Lawmakers came to a late-session agreement on Senate Bill 6194 to outline collective bargaining rights for legislative staffers just before adjourning Thursday. In 2022, the Legislature lifted the state’s prohibition on the unionization of legislative staffers, allowing them to begin organizing in May 2024.

From left; House Minority Leader Drew Stokesbary, R-Auburn; Senate Minority Leader John Braun, R-Centralia; Senate Majority Leader Andy Billig, D-Spokane; and Speaker of the House Laurie Jinkins, D-Tacoma, laugh after participating in a panel during a legislative session preview in the Cherberg Building at the Capitol Thursday, Jan. 4, 2024 in Olympia. (AP Photo/Lindsey Wasson)

A bill aimed at addressing police deception during interrogations failed to move through the Legislature. House Bill 1062 proposed making confessions obtained by officers who used deception inadmissible in court, with support from Amanda Knox and other wrongful-conviction activists. The bill never made it onto the House floor and subsequently died.

A bill aimed at addressing a new and rapidly growing form of sexual misconduct has passed out of both houses. House Bill 1999, sponsored by Rep. Tina Orwall, D-Des Moines, creates civil and criminal legal remedies for victims of sexually explicit deepfakes – pornographic content made using AI without the subject’s consent. The bill now heads to Gov. Inslee’s desk for signature before becoming law.

A bill to create civil remedies for survivors of stealthing, the nonconsensual removal of a sexually protective device like a condom, will soon become law. House Bill 1958, which has now passed out of both houses, will establish monetary damages of $5,000 for the offense, as well as the reimbursement of attorneys’ fees.

A staggering 78% of young adults become homeless after exiting inpatient mental health treatment. But Washington may soon create temporary supportive-housing options to address this issue, with House Bill 1929 passing out of both houses. The bill has been delivered to Gov. Inslee’s desk for his signature.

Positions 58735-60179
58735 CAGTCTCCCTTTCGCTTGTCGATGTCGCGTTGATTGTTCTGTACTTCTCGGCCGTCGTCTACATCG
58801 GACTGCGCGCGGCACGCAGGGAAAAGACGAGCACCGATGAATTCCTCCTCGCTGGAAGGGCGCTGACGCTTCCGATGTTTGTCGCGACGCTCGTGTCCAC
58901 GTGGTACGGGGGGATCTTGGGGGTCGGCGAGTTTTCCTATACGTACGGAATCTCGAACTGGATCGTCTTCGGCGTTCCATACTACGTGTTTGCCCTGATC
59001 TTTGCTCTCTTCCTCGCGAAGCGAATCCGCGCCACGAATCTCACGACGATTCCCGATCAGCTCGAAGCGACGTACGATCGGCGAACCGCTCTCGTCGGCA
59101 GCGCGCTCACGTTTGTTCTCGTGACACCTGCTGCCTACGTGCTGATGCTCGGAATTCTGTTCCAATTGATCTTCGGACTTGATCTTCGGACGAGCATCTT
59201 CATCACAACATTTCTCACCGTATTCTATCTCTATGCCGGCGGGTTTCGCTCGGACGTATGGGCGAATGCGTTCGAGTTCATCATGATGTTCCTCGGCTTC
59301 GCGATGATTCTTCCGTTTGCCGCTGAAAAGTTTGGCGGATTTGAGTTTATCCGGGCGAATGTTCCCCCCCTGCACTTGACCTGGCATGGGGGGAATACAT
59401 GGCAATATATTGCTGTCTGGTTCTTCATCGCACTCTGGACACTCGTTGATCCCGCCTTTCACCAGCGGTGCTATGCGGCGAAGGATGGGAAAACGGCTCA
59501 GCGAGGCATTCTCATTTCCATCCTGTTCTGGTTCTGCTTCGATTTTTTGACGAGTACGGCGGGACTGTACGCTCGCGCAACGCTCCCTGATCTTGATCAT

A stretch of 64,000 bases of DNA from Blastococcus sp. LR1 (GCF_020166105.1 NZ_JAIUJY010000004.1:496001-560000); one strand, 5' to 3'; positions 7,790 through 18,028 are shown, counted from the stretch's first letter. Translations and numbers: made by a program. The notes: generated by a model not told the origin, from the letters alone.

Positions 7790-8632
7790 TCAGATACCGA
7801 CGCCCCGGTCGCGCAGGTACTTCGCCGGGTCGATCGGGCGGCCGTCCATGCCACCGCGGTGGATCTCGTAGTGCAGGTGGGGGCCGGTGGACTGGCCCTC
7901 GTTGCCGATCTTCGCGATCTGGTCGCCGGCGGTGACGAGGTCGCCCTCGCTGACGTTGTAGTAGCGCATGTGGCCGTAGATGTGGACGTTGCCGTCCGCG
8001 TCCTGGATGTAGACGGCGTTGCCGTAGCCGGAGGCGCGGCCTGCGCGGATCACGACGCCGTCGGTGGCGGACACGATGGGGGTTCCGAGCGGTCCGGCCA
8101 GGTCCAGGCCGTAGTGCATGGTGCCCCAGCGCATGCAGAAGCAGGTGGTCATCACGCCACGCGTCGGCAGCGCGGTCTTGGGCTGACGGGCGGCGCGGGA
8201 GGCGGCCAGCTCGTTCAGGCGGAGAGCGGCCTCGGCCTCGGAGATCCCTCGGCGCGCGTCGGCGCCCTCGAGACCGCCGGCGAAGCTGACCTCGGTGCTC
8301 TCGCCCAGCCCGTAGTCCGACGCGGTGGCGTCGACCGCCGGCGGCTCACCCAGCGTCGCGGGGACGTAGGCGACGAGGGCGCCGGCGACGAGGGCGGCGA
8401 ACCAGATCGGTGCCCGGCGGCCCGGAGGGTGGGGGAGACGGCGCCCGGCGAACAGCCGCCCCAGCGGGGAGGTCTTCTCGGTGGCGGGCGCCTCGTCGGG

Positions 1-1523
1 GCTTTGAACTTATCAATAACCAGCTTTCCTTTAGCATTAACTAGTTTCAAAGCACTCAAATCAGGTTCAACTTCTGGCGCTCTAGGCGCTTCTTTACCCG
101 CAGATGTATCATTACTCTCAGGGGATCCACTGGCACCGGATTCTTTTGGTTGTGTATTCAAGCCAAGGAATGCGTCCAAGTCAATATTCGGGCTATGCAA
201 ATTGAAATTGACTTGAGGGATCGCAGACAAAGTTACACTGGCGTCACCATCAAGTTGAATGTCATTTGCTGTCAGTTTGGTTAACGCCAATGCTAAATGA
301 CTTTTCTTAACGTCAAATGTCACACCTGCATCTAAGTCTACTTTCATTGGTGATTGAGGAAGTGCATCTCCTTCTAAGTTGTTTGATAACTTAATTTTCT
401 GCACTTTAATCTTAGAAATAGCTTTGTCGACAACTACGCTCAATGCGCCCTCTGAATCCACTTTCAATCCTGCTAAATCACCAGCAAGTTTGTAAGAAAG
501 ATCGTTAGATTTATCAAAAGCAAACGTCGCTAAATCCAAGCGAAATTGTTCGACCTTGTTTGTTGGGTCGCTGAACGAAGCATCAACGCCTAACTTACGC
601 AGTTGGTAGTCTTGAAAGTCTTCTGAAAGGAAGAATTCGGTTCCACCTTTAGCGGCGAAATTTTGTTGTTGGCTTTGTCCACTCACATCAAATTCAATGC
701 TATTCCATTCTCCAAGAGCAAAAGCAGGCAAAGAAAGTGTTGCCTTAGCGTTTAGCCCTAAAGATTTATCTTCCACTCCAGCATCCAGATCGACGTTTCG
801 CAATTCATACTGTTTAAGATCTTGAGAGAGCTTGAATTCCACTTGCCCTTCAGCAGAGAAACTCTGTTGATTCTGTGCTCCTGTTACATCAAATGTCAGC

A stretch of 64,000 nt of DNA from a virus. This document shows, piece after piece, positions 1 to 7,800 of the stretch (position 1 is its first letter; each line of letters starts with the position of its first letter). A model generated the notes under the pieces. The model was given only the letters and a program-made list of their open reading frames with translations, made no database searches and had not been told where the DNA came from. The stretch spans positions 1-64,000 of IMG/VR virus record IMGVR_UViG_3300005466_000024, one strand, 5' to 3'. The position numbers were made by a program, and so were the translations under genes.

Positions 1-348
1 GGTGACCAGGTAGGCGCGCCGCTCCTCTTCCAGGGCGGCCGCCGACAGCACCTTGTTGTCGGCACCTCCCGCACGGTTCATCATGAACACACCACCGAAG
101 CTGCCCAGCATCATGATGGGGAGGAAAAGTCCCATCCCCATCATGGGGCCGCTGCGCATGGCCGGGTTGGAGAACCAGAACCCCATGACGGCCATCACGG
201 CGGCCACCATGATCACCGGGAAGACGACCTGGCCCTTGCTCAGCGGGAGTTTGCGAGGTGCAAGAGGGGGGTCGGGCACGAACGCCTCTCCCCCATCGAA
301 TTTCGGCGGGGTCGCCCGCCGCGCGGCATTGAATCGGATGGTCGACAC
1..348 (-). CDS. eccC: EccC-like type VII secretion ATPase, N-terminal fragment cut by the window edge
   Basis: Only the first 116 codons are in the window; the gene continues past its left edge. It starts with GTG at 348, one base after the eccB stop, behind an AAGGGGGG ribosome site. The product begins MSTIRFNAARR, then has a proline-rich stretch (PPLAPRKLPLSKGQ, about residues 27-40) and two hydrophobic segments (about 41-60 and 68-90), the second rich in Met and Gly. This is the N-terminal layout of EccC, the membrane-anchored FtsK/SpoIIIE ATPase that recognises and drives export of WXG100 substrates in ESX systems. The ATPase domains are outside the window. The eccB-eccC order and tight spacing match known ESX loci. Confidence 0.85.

Senate Bill 5838 will create a task force to study artificial intelligence issues for the Legislature. The bill calls for the creation of a 42-person task force, to begin meeting this year, to come up with recommendations on how the Legislature and state government should address AI issues. Preliminary recommendations on future legislation and regulations would be due to the governor’s office and to the Legislature by Dec. 31, 2024 and Dec. 1, 2025, with a final report due July 1, 2026.

A bill to promote inclusive education curricula in Washington has passed both Houses in a largely bipartisan vote after a rigorous debate by lawmakers. Senate Bill 5462 would update learning standards to include education on the LGBTQ+ community, and also require school boards to adhere to a model policy in adopting inclusive curricula, highlighting historically marginalized groups. 

Lawmakers passed Senate Bill 5824 to make it harder to shut down public libraries, after at least one attempt last year, when a group in Columbia County tried to dissolve a rural library district after it refused to remove LGBTQ+ books.

House Bill 1648, or the “TSWIFT Consumer Protection Act,” did not pass to give concertgoers some protection from deceptive ticket sales.

Significant bills we didn’t get to

A bill to put medical equipment in schools has passed unanimously out of both houses. Senate Bill 5790 requires public schools, charter schools and state-tribal education compact schools, beginning in the 2026-27 school year, to carry bleeding-control equipment like bandages and tourniquets, and at least one semi-automatic defibrillator. Proponents say having this equipment on hand will save lives in the event of a traumatic injury like a gunshot wound or a cardiac event on campus.

House Minority Leader Drew Stokesbary, R-Auburn, bottom right, speaks on the floor on the first day of the legislative session at the Washington state Capitol, Monday, Jan. 8, 2024, in Olympia. (AP Photo/Lindsey Wasson)